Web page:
BEAR POPLAR — Farmers spend their lives adapting — to the weather, technology, research and markets.
So change is something they can deal with. When Brian and Elsie Bennett decided to transform the 83-year-old Steele Feed & Seed to their own West Rowan Farm Home and Garden store, you would have expected the regulars to balk.
Instead, they’ve welcomed the facelift. Besides, the store still has a place set aside for farmers to gather and solve the problems of the world.
“It really needed this — a new face,” says Ted Luther, a farming partner with his brother Ben.
The Luthers stop in most mornings — and afternoons, if the truth be told — to sit in the new rocking chairs toward the back next to an old-fashioned cookstove.
They brag about the comfort of the Amish-made chairs from Ohio, which can be purchased, by the way. When all four rockers are occupied, other visitors will flip over some 5-gallon buckets for seats and join the circle of conversation.
“A lot of people call it b-s,” Ben Luther acknowledges.
A topic on this particular day related to a wreck the previous Saturday on Ketchie Road. “Somebody said they rolled,” Ben Luther says.
Three generations of Steeles, a family important to the history of both Bear Poplar and Rowan County, owned and operated this store on N.C. 801 at Graham Road.
When John Steele decided to sell this year, he offered the business to Brian Bennett, who had worked for Steele Feed & Seed for 16 years.
It was a big opportunity — and a major decision — for Brian and his wife, Elsie.
“We prayed a lot about it for a long time,” says Elsie Bennett, who worked full-time as a medical secretary and nursing assistant at Carolinas Medical Center-Northeast in Concord. “Once we handed it over to God, everything fell in place.”
Thanks to a loan from the Bank of North Carolina, the Bennetts purchased the business and closed the 1,100-square-foot store section for six weeks to reinvent the place.
As Elsie Bennett says, cows have to eat, so they kept the warehouse portion of the business running so farmers could still purchase their feed, seed and fertilizer.
What the Bennetts didn’t expect, as they went about making their cosmetic and merchandise changes was all the support they received from the community.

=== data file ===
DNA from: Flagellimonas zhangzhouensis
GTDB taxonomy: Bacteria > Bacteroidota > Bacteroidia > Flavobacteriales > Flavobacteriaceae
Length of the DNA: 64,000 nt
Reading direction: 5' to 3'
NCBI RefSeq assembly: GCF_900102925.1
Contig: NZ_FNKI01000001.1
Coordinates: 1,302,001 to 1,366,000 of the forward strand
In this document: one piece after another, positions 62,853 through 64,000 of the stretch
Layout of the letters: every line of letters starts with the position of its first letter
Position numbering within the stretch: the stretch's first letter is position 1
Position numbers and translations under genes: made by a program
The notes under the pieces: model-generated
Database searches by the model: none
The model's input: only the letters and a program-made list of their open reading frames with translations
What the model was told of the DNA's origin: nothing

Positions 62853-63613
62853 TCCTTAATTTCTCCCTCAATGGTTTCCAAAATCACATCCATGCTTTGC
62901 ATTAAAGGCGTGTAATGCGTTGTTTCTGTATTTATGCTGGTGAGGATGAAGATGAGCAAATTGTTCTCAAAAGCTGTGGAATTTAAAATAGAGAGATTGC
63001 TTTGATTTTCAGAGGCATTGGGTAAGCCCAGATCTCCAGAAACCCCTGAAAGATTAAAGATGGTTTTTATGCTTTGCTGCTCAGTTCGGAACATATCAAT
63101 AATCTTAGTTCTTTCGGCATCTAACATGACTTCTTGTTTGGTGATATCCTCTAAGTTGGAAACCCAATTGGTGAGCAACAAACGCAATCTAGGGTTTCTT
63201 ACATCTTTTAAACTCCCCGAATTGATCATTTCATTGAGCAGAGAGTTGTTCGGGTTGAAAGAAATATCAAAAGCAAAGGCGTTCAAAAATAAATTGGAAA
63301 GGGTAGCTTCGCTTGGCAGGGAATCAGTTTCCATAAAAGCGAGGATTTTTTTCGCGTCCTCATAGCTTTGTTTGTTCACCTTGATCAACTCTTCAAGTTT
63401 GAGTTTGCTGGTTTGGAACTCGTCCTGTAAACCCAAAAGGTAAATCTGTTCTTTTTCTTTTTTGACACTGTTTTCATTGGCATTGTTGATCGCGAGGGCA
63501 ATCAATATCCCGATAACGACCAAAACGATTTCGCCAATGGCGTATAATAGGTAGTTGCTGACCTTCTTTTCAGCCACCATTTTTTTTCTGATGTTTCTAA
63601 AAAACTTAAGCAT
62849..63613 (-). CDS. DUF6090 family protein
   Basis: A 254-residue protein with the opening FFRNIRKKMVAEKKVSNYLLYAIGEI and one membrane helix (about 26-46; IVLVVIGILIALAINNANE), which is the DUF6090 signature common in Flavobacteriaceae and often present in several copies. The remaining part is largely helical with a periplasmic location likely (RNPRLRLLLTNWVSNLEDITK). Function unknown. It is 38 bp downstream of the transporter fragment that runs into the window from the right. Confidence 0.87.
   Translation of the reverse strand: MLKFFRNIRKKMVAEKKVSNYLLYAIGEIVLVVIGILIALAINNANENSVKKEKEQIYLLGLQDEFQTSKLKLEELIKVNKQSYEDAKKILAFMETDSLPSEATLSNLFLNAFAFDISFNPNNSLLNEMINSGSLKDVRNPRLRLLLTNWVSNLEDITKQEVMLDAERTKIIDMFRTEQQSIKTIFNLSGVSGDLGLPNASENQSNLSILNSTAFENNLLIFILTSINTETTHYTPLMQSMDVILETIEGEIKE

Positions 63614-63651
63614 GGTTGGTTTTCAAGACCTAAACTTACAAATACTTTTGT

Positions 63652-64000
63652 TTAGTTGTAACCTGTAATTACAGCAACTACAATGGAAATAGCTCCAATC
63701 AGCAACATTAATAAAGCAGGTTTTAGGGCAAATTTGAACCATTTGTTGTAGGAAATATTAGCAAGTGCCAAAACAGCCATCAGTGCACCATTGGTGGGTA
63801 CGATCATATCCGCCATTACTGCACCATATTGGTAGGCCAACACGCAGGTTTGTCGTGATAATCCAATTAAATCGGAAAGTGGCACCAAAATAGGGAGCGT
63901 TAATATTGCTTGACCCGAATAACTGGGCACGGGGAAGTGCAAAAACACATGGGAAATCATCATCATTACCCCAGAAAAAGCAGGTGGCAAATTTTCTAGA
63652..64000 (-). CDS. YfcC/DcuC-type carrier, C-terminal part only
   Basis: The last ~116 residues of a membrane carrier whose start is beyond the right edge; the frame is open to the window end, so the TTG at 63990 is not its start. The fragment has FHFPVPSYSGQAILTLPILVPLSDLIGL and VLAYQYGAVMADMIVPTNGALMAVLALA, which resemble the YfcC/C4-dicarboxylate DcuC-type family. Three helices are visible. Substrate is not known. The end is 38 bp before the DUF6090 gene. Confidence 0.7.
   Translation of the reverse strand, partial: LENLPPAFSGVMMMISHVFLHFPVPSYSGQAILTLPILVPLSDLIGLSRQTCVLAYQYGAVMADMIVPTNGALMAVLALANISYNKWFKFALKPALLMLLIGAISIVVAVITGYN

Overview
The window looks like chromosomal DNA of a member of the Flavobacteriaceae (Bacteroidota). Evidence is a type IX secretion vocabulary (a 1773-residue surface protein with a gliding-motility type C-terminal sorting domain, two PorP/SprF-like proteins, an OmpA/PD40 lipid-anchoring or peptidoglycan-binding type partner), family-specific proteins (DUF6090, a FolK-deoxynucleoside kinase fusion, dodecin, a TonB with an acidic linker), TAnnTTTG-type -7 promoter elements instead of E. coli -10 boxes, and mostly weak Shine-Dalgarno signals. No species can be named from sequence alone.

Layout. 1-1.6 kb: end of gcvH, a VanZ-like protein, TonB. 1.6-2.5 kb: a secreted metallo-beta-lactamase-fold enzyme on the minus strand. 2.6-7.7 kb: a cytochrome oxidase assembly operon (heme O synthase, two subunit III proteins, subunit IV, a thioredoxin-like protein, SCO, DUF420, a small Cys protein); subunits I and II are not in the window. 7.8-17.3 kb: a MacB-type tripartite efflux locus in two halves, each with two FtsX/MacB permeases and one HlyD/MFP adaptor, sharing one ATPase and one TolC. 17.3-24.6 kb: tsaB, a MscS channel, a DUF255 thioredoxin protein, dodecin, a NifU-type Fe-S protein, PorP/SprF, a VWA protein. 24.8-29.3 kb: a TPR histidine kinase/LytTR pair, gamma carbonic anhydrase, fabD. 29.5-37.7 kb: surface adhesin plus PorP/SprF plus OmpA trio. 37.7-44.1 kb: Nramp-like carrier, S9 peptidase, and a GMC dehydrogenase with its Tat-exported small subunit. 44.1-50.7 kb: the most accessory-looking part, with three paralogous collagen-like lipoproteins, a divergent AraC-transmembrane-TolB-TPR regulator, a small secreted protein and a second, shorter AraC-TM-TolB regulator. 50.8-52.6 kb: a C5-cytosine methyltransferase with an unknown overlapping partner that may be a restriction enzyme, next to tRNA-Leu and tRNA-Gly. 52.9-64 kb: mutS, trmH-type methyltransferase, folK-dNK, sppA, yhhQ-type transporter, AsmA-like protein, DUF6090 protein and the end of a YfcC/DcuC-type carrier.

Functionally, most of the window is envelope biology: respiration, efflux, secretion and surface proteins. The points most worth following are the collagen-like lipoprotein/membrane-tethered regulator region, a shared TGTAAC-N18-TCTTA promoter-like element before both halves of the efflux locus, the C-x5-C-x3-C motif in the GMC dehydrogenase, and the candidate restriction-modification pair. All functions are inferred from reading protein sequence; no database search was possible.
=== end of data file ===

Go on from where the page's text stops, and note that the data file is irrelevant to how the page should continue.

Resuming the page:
People would offer to sweep floors, carry out trash, stock shelves and donate things such as nails, time and even money.
“It makes me emotional,” Elsie says, apologizing for the crack in her voice. “It’s been very sincere and heartfelt.”
She carries a strong sense of the community’s wanting her family to succeed and keep the store’s doors open.
The Bennetts know many instances of people who first came to the store with their grandparents and how those folks want to bring in their own grandchildren today.
Several men in this Bear Poplar-Mount Ulla-Cleveland area of western Rowan County also were at the store as kids, so there is a strong connection there.
To stay in business, the Bennetts knew they had to make changes, but they also wanted to keep the feel of a general store.
“We don’t want to lose the old country store atmosphere,” Brian Bennett says, “because the guys back there make the place.”
Two weeks ago, the Bennetts reopened under a new name — West Rowan Farm Home and Garden.
“Farm” had to come first, Elsie Bennett says, because the store still provides the Deal Rite and Purina feeds, tools, boots, insecticides, fertilizers and seeds to customers.
But the new store features things such as a large case of homemade fudge, a cooler of DeLuxe ice cream products, 100 percent Jersey milk, old-fashioned candies, McLaughlin sausage and livermush, cheese, custom-printed T-shirts, toys, Western jewelry, women’s boots and an assortment of other gifts — many of which are sold on consignment for local artisans.